Open Access

Programming language impact on the development of distributed systems

  • Debasish Ghosh1,
  • Justin Sheehy2,
  • Kresten Krab Thorup3 and
  • Steve Vinoski2Email author
Journal of Internet Services and Applications20113:42

DOI: 10.1007/s13174-011-0042-y

Received: 2 November 2011

Accepted: 7 November 2011

Published: 19 November 2011


Programming languages have long impacted the development of distributed systems. While much middleware and distributed systems code continues to be developed today using mainstream languages such as Java and C++, several forces have recently combined to drive a renewed interest in other programming languages. The result of these forces has been an increase in the use of programming languages such as Erlang, Scala, Haskell, and Clojure that allow programming at a higher level of abstraction affording better modularity, enhanced speed of development, and added power of reasoning about systems being developed. Such languages can also be used to develop embedded domain specific languages that can expressively and succinctly model issues inherent in distributed systems including concurrency, parallelism, and fault tolerance. In this paper, we first present a history of programming languages and distributed systems, and then explore several alternative languages along with modern systems built using them. We focus on language and application features, how problems of distribution are addressed, concurrency issues, code brevity, extensibility, and maintenance concerns. Finally, we speculate about the possible influences today’s alternative programming languages could have on the future of middleware and distributed systems development.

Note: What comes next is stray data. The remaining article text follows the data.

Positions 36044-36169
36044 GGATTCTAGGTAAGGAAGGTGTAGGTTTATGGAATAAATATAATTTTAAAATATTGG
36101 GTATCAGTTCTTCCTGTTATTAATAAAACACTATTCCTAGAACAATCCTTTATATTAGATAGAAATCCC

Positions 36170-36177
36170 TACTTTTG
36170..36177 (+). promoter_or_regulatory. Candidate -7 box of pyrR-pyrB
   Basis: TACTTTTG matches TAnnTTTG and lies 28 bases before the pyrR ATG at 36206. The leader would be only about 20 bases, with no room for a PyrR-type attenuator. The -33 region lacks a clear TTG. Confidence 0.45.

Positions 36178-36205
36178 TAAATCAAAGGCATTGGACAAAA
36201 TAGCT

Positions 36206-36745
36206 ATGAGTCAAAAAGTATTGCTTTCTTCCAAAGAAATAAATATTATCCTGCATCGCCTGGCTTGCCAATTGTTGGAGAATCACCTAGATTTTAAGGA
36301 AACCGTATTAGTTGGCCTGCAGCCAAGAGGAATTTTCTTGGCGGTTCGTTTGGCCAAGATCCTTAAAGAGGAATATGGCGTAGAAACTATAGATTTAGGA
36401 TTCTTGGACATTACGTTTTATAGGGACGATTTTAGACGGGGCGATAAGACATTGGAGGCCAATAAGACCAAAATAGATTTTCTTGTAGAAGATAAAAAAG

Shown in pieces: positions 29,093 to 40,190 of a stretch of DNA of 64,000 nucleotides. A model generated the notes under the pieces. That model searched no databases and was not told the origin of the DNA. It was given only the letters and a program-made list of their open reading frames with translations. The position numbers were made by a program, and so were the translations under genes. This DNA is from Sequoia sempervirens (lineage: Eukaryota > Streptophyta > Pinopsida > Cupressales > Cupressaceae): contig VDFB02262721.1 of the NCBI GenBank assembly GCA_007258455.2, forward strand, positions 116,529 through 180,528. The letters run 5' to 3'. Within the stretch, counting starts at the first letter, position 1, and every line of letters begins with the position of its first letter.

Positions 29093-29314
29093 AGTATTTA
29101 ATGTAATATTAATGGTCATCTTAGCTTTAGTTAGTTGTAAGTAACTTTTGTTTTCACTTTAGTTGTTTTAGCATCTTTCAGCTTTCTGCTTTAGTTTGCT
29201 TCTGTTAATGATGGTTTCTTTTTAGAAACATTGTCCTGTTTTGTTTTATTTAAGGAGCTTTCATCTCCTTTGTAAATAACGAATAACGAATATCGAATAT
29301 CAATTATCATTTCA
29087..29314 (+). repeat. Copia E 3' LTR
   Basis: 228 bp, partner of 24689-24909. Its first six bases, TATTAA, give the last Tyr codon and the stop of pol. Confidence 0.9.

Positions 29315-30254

Distributed systems Middleware Erlang Scala RPC Java C++ Interoperability Portability Programming languages Functional programming